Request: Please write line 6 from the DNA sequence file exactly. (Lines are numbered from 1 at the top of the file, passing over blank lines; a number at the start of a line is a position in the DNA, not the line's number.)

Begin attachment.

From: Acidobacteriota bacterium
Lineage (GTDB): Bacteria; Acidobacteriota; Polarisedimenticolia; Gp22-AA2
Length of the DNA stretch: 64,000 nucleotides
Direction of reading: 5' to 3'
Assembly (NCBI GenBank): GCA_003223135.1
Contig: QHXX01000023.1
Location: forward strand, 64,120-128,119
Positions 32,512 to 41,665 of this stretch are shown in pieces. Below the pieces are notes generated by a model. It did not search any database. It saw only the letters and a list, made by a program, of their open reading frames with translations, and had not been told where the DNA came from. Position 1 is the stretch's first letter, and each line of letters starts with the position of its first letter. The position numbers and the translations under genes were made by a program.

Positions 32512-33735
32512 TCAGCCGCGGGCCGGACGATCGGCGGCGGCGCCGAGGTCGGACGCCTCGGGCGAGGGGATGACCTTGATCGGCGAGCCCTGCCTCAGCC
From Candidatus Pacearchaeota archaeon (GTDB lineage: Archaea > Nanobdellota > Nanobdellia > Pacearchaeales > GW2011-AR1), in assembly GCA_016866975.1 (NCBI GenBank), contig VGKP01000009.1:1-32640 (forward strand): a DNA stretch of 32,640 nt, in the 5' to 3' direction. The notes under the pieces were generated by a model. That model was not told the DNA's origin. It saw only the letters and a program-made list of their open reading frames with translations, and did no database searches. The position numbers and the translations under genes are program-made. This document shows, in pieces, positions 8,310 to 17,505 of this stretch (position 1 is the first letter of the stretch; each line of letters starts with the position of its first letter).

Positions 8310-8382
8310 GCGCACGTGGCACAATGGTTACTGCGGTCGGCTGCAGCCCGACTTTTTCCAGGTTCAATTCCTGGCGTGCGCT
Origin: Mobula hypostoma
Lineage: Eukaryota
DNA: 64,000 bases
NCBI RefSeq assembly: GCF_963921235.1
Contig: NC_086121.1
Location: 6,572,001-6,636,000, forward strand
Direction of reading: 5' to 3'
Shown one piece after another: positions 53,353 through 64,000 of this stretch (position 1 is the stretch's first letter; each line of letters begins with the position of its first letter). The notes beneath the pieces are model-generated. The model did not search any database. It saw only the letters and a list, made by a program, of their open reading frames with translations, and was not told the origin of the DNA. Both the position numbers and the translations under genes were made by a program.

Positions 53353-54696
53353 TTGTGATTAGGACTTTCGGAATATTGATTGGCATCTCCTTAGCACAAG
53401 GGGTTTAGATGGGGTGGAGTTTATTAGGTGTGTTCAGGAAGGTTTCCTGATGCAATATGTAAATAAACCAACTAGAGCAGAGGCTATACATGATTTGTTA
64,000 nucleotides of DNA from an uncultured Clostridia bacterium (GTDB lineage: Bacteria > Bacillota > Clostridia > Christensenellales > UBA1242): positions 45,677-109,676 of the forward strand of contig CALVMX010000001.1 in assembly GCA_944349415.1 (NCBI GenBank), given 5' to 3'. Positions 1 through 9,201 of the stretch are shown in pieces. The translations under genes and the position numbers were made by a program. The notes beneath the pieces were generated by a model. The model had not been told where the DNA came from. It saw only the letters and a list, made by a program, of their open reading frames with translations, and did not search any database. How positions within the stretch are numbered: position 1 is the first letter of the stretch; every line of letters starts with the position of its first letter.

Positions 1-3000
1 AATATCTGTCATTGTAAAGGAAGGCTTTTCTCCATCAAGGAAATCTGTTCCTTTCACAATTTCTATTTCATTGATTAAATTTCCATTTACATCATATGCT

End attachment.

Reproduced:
Contig: QHXX01000023.1